Countering Idolatry: Some Thoughts On Tim Keller’s ‘Counterfeit Gods’

This week I have mostly been reading two books. One of them awaits a future blog post, but the other is Tim Keller‘s Counterfeit Gods, subtitled, ‘When the empty promises of love, money and power let you down’. It manages to be both pastoral and evangelistic, in that Keller diagnoses the affliction of idolatry as infecting both Christian and non-Christian alike.

An idol is for Keller anything – and usually a good thing – that we inflate to absolute good in place of the true God. While covering the usual contemporary suspects such as money, sex, relationships, power and success, he briefly analyses some less common ones. He is well read in contemporary culture and in the analysis of idolatry.

He also distinguishes between ‘surface idols’ and ‘deep idols’. The former are easy to identify, but the latter, the driving forces behind our idolatry, are harder to detect. However, in what may be the strongest section of the book (with the possible exception of the biblical exegesis) he provides a series of ways in which we can diagnose whether something has become an idol. What obsesses our imagination and daydreaming? Are there things on which we spend too much money? For the Christian, do we react with undue anger or despair to unanswered prayer for a particular request? Do our uncontrollable emotions, such as fear, anger or guilt, tell us we are raising something to the level of a necessity in life when it is not? This section falls in the book’s Epilogue, and is priceless.

My one disappointment was with what followed that section. Keller says that it isn’t enough to renounce idols, they need to be replaced by a devotion to Christ and all he has done for us, because in that we will find true satisfaction in life. He tells us this is best developed by the use of spiritual disciplines, but unfortunately then bails out by saying that describing them is beyond the remit of the book. That seemed to be a shame to me, since to describe that would be to outline a major element of the cure. Instead, he simply footnotes books by Kenneth Boa and Edmund Clowney. I am sure Keller is capable of writing lucidly on this subject. It is as if he had run aground against a publisher’s word limit. Perhaps he will offer his own thoughts on this important subject one day.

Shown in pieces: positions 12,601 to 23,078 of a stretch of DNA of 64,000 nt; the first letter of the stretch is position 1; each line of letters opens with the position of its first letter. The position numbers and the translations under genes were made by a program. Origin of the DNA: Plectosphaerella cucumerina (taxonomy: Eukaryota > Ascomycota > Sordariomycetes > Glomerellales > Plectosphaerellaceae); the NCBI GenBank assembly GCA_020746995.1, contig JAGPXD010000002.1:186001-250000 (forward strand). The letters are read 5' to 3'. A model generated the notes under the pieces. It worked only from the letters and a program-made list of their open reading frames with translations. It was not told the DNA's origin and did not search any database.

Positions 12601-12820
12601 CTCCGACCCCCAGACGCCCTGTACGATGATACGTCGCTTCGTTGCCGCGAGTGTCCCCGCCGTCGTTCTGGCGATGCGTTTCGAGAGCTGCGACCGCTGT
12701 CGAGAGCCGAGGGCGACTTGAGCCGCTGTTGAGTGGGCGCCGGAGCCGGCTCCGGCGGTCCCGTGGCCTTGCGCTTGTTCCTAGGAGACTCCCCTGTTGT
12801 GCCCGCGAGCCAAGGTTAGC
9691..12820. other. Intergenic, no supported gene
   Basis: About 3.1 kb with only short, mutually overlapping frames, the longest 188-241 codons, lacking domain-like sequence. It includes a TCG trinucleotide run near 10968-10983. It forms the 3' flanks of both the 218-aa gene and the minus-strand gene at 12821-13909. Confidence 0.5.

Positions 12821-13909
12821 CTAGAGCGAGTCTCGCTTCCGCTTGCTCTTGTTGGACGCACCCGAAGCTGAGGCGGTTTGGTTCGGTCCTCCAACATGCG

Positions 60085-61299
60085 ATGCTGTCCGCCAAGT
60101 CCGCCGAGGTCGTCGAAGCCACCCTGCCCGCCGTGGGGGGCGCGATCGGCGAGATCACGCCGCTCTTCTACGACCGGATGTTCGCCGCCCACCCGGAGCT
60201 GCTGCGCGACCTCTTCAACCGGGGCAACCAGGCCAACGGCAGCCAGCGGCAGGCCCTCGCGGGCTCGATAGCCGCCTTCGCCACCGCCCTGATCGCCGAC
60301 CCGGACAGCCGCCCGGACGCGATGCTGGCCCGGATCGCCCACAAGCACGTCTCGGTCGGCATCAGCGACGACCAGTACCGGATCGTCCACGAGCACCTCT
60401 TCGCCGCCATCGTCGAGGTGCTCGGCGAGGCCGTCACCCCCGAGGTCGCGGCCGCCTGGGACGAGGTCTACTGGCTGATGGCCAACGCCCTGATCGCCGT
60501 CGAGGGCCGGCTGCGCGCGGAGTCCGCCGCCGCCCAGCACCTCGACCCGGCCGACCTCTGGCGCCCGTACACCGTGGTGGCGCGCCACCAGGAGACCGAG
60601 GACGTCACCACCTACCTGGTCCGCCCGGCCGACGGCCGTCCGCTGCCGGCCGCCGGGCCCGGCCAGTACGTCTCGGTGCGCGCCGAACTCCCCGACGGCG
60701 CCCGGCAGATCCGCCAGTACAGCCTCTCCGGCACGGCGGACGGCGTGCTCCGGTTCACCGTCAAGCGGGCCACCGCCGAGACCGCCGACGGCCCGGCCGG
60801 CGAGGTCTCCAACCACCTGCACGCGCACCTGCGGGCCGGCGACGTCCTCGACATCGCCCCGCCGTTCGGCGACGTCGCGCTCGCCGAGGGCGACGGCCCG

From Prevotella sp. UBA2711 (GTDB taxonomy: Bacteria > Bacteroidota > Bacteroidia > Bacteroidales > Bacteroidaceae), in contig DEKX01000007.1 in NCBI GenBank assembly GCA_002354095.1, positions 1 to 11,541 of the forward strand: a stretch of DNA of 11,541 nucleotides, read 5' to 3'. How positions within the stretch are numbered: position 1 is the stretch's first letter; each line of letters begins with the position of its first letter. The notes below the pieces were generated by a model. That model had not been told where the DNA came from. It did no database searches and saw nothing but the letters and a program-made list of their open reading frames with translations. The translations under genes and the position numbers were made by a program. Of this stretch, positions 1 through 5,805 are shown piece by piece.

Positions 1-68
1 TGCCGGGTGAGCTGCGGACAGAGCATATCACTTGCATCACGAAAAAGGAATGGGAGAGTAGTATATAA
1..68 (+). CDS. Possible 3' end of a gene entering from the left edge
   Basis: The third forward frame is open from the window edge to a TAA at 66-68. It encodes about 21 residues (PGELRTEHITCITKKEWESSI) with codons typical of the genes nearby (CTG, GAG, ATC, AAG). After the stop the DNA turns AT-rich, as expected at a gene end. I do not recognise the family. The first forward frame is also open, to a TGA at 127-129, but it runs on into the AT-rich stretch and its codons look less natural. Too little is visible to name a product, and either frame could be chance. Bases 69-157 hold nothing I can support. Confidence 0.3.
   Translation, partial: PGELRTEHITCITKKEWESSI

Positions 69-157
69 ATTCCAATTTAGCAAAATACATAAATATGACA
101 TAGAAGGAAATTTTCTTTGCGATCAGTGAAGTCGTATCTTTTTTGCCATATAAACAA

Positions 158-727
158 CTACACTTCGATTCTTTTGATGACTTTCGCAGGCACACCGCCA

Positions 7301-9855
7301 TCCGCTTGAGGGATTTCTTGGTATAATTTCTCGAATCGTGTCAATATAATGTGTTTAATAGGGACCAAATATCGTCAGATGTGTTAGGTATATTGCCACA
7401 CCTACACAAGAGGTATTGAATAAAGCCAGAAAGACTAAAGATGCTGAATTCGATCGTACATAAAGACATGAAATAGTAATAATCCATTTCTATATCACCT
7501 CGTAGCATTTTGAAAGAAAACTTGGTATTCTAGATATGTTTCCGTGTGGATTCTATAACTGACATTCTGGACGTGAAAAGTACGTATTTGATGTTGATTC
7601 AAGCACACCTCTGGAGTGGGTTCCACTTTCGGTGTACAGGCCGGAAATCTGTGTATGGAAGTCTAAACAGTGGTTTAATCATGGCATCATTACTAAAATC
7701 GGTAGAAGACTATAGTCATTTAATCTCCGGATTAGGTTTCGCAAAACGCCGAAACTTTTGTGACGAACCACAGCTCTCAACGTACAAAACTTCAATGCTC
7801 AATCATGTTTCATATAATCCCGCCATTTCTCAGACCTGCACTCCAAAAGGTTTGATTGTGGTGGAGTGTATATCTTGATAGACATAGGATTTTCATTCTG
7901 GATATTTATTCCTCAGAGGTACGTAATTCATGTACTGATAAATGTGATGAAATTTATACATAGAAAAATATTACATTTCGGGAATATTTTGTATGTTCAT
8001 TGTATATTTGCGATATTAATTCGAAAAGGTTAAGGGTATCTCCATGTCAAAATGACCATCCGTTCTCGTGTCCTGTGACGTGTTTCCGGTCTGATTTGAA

Despite that one hesitation, this is a book I heartily recommend. It is significant on so many levels. If you are a prophet, its diagnosis of sin in western culture is important: as Keller says, you cannot understand a culture without discerning its idols. If you are an evangelist, it will give deep insight into what holds people captive. The pastor will also appreciate the understanding of the human condition and the tools for discerning idolatry. It is well worth your time and money.

Unless books are your idol, I suppose.

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